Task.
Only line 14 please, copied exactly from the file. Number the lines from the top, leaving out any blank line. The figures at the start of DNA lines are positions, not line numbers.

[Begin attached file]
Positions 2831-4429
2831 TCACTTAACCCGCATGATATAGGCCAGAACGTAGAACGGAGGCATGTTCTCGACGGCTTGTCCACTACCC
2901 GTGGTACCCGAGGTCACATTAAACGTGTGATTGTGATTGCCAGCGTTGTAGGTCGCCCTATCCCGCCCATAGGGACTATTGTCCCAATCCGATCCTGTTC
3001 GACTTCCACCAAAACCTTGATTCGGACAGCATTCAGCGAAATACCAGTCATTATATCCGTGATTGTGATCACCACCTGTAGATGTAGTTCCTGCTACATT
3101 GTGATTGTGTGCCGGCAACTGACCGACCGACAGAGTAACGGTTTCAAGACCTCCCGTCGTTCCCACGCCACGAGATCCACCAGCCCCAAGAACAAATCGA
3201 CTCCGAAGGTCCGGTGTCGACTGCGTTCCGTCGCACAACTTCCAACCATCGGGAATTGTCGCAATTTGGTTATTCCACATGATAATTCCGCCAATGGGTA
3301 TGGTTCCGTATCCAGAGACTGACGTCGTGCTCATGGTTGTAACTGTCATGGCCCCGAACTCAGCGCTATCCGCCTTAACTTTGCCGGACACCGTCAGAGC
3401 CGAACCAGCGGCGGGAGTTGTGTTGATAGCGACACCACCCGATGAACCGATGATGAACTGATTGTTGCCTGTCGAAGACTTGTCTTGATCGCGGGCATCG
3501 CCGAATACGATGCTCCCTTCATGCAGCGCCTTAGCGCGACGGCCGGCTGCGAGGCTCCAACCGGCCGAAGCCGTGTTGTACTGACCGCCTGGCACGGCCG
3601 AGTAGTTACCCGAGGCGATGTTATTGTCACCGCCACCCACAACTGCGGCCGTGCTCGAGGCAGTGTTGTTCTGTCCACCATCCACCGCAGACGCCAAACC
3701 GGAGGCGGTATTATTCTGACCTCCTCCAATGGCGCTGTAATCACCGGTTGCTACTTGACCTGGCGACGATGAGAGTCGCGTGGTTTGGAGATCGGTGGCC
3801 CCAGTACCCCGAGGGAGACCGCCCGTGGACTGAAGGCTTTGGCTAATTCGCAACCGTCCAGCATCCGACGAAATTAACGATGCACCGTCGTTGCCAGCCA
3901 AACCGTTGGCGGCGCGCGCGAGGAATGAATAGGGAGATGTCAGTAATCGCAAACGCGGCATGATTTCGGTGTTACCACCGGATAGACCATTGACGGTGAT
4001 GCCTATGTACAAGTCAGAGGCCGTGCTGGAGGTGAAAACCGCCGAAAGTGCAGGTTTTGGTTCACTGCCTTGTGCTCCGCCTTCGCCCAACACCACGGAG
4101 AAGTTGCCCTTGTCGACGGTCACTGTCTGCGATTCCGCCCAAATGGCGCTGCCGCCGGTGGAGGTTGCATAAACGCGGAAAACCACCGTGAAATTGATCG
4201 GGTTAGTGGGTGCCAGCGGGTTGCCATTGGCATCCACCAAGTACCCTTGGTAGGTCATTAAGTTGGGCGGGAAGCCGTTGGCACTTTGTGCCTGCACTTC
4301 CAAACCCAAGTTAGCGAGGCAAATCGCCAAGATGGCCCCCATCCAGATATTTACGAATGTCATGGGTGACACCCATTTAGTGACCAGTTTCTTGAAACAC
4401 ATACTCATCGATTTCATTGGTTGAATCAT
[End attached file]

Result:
4001 GCCTATGTACAAGTCAGAGGCCGTGCTGGAGGTGAAAACCGCCGAAAGTGCAGGTTTTGGTTCACTGCCTTGTGCTCCGCCTTCGCCCAACACCACGGAG